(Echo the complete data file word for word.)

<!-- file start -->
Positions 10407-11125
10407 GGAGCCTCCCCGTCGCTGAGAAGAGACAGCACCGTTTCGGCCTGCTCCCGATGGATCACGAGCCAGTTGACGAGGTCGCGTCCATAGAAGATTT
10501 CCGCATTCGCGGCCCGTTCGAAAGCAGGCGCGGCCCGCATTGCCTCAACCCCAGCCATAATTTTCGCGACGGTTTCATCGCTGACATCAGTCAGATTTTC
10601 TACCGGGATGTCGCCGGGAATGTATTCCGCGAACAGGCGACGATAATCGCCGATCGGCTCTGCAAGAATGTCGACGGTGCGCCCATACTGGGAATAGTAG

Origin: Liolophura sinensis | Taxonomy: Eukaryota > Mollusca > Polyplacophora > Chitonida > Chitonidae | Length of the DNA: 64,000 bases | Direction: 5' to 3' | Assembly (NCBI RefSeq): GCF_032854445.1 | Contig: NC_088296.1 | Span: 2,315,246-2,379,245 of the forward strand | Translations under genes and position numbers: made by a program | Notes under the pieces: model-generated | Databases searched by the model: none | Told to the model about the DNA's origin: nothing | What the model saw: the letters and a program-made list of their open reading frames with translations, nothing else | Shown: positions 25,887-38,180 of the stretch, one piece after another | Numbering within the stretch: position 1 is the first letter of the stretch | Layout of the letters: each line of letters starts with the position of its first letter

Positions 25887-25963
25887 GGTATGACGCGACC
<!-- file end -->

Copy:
Positions 10407-11125
10407 GGAGCCTCCCCGTCGCTGAGAAGAGACAGCACCGTTTCGGCCTGCTCCCGATGGATCACGAGCCAGTTGACGAGGTCGCGTCCATAGAAGATTT
10501 CCGCATTCGCGGCCCGTTCGAAAGCAGGCGCGGCCCGCATTGCCTCAACCCCAGCCATAATTTTCGCGACGGTTTCATCGCTGACATCAGTCAGATTTTC
10601 TACCGGGATGTCGCCGGGAATGTATTCCGCGAACAGGCGACGATAATCGCCGATCGGCTCTGCAAGAATGTCGACGGTGCGCCCATACTGGGAATAGTAG

Origin: Liolophura sinensis | Taxonomy: Eukaryota > Mollusca > Polyplacophora > Chitonida > Chitonidae | Length of the DNA: 64,000 bases | Direction: 5' to 3' | Assembly (NCBI RefSeq): GCF_032854445.1 | Contig: NC_088296.1 | Span: 2,315,246-2,379,245 of the forward strand | Translations under genes and position numbers: made by a program | Notes under the pieces: model-generated | Databases searched by the model: none | Told to the model about the DNA's origin: nothing | What the model saw: the letters and a program-made list of their open reading frames with translations, nothing else | Shown: positions 25,887-38,180 of the stretch, one piece after another | Numbering within the stretch: position 1 is the first letter of the stretch | Layout of the letters: each line of letters starts with the position of its first letter

Positions 25887-25963
25887 GGTATGACGCGACC